Also crates are used as safety equipment for transporting your puppy in your car safely.

To find more information on crate training, use Google for a search.

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We are assuming the first dog is not dog-aggressive. Should it be work needs to be done with this dog before a second dog can be attained.

The 2nd dog will have a beneficial effect. It will brighten up your current dogs day. If your 1st dog is a well behaved canine citizen, he will be a great role model for your new puppy.

Having a well behaved confident respectful dog already is the best way to acclimate a new dog to the home. If you decide to adopt an older dog there will be several weeks for both animals to adjust.

Note: When your new puppy is purchased, it is in a critical fear imprint stage (from 8-11 week) Anything frightening or disturbing that happens to the new puppy, from the current dog at home may have a lasting and harmful effect on him.

Here's some tips :

  • 1st dog is fed first, petted first,
  • We highly recommend an X-pen being set up for your puppy to play in.This will allow your puppy to play safely from harm until both dogs have established a great relationship.

  • We recommend this in a cat home also.
  • When naming the new puppy make sure the puppy's name doesn't sound like your 1st dogs name. This can cause jealousy.

If your dog is jealous and possessive, but not actually dog aggressive, we recommend you have a friend (that is not a frequent visitor) drop off the new puppy, (we recommend this to cat owners also) that way your dog or cat will not blame you for the new puppy.

If you have the opportunity to buy an older puppy, have your dog visit before purchasing.

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Dogs love garlic! Make your own treats simply and easily using the following recipe:
  • 2 cups (260g) whole wheat flour
  • 2/3 cup (115g) stone ground cornmeal
  • 1/2 cup (100g) sesame seeds
  • 3 eggs
  • 1/4 cup (60 ml) milk
  • 1/2 cup (125 ml) chicken broth
  • 2 Tbsp olive oil
  • 2 cloves minced garlic

1. Mix flour, cornmeal, sesame seeds in a large bowl.

2. Beat 2 eggs and milk

3. Add chicken broth, oil and garlic

4. Stir wet into dry and mix well to form a firm dough

5. Rest for 15 minutes

6. Place dough on lightly floured surface and roll out to 1/4" thickness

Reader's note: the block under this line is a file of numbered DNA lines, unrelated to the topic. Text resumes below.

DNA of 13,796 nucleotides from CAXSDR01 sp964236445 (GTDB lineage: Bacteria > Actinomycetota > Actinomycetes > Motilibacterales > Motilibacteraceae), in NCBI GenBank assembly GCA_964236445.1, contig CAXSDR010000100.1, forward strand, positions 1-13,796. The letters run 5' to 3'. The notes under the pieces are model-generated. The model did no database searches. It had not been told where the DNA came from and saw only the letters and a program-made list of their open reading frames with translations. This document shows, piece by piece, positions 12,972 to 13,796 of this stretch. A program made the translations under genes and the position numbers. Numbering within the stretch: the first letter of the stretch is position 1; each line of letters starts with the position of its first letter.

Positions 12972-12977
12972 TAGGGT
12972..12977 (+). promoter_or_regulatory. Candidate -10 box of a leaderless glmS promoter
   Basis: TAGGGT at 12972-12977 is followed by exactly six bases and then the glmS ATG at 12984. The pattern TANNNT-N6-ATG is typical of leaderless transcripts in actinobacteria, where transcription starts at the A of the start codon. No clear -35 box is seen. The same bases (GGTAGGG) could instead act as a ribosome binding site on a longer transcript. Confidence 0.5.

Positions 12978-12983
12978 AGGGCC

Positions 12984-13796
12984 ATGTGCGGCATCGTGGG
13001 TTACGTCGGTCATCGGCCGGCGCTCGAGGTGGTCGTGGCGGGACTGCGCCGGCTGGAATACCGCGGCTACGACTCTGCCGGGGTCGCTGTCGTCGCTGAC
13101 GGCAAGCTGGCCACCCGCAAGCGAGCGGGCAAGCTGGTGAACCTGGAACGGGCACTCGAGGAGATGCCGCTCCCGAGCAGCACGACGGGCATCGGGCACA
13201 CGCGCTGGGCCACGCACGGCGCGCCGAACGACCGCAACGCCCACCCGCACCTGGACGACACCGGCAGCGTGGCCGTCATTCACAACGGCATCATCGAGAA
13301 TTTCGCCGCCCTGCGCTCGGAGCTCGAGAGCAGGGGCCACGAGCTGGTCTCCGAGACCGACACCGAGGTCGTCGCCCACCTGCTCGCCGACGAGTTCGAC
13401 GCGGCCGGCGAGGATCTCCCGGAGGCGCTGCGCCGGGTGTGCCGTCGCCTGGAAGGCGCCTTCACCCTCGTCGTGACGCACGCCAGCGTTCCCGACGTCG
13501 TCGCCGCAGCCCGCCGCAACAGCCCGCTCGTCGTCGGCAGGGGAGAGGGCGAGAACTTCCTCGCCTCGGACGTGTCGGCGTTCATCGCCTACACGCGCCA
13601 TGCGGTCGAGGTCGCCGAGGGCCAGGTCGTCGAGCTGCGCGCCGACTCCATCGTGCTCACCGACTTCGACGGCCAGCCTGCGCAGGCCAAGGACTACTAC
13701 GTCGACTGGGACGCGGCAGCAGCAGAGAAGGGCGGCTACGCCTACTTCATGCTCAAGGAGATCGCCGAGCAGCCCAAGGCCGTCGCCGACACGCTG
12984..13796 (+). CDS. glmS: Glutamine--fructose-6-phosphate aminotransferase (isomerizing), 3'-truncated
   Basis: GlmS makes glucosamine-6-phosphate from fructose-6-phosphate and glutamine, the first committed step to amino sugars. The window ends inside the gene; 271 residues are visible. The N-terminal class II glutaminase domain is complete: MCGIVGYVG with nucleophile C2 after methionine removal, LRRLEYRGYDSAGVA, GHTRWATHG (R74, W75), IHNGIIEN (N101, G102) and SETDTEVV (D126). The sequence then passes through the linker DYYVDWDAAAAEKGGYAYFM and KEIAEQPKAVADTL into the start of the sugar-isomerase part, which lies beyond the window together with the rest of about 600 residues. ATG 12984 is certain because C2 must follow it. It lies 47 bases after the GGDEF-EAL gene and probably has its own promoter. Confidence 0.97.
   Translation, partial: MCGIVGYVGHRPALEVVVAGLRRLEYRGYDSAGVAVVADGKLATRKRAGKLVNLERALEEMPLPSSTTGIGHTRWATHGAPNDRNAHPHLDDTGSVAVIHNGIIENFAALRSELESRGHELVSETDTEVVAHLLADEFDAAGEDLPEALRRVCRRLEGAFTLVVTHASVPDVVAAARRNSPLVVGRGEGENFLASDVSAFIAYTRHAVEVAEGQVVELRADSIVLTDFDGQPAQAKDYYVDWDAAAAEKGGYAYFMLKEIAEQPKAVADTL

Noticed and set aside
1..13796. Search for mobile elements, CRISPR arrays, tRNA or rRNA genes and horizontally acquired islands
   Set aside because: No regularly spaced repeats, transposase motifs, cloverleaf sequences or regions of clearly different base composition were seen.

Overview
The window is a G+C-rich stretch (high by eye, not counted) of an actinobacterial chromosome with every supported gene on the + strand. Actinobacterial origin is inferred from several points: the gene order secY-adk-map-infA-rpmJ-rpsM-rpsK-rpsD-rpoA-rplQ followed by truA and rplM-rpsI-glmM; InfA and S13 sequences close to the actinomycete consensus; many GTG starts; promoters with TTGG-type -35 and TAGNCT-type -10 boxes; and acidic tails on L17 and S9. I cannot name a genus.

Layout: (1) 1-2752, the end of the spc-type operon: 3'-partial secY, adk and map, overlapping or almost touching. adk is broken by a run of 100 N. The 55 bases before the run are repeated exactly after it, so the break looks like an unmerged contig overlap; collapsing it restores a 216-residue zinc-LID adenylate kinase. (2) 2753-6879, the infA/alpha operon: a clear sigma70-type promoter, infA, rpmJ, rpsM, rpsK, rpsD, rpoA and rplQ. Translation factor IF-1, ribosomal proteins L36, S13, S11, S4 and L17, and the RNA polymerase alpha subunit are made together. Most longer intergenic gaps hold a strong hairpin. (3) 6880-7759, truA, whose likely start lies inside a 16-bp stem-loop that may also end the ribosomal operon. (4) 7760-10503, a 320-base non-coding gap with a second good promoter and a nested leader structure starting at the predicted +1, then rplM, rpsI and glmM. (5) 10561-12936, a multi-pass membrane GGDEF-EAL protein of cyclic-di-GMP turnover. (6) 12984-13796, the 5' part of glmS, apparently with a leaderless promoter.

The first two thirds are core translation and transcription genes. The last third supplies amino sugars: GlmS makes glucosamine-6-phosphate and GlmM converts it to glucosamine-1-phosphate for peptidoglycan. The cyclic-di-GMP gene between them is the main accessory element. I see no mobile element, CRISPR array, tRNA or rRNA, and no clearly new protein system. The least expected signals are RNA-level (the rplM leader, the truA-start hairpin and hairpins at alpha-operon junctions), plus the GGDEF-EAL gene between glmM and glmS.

7. Cut into desired shapes (we like smiley faces to give us happy puppy faces)

8. Beat the remaining egg and brush bisquits

9. Place on lightly greased cookie sheet and bake in a 350 degrees F (185 degree C) for 25-35 minutes until golden brown.

10. Cool and don't tell your husband/kids they are for the dog. (joke!) Actually these ARE nutritious for everyone!

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Clearing Your Pets Ears of Wax

Use a teaspoon of almond oil, heated in a metal spoon over a candle. Ensure that it is a comfortable temperature and not too hot. Place in each ear. Place a small cotton ball to hold the almond oil in the ear.

After a few hours, use a rubber syringe or plastic eyedropper to flush out the loosened wax with a solution of equal parts lukewarm water and white vinegar. Repeat for 3 days in a row, then as often as needed.

Clearing Ear Mites using Garlic Oil Eardrops

Mince one clove of fresh garlic and place in a small heavy put. Add olive oil to one inch above the surface (25 mm) of garlic. Cover. Warm gently on low heat for an hour. Strain through a cheesecloth and store in fridge in covered glass jar.

Warm oil over candle in a metal spoon. Ensure it isn't too hot. After cleaning the ear with almond oil, put several drops of the garlic oil into ear with an eyedropper and plug with a cotton ball. Repeat this 2 X a day for 3 days. Use this 2 x a week thereafter as a preventative.

For a Shiny Coat

Give 1 egg yolk (no white) once a week.

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The 1st imprint period occurs between 8-11 weeks of age, and this is when traumatic, painful or frightening experiences will have a more lasting impact on his/her life. Ex: A vet visit if painful, could make your dog apprehensive every visit thereafter; so give puppy treats while getting his vaccine

At obedience classes (which usually start at 12 weeks of age), if puppy is showing fear of his classmates, do not reinforce his behaviour by cuddling or wooing him, remove the more overly excited puppies from him rather them removing him from them. We want to ignore unwanted behavior and reward and praise good behavior, building puppy’s confidence and self esteem.

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In order for us to let the little one know this is not wanted behavior in using our hands or feet for a chew toy, when puppy goes to bite, put your fingers down his/her throat for an unpleasant experience. He/she will soon get the idea that this playful but unwanted behavior just isn't worth the trouble.

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This type of training goes against your dogs nature. his/her nature is to wander, explore, seek out of ther members stake out a claim, mark it, look for adventure, hunt chase and live life to the fullest. Asking your dog to pretend there's a fence... where there is none is not fair!

Sure, if you work long and hard at this imaginary boundry, the dog may respond and seem to know what you want, until THAT day, TEMPTATION takes him or her over the line.

Wolf packs have territories which they mark to let other wolves know this is "their" land, but it doesn't keep them behind imaginary walls. They go outside their marked territory. The day your dog goes over the property line..could be the last!

Don't fool yourself that your dog is property trained. Put in a fence, kennel run, or invisible fencing (dog wears a collar that stimulates electric shock if meanders too close to property line).

Keep him/her safe. They are a big part of your family!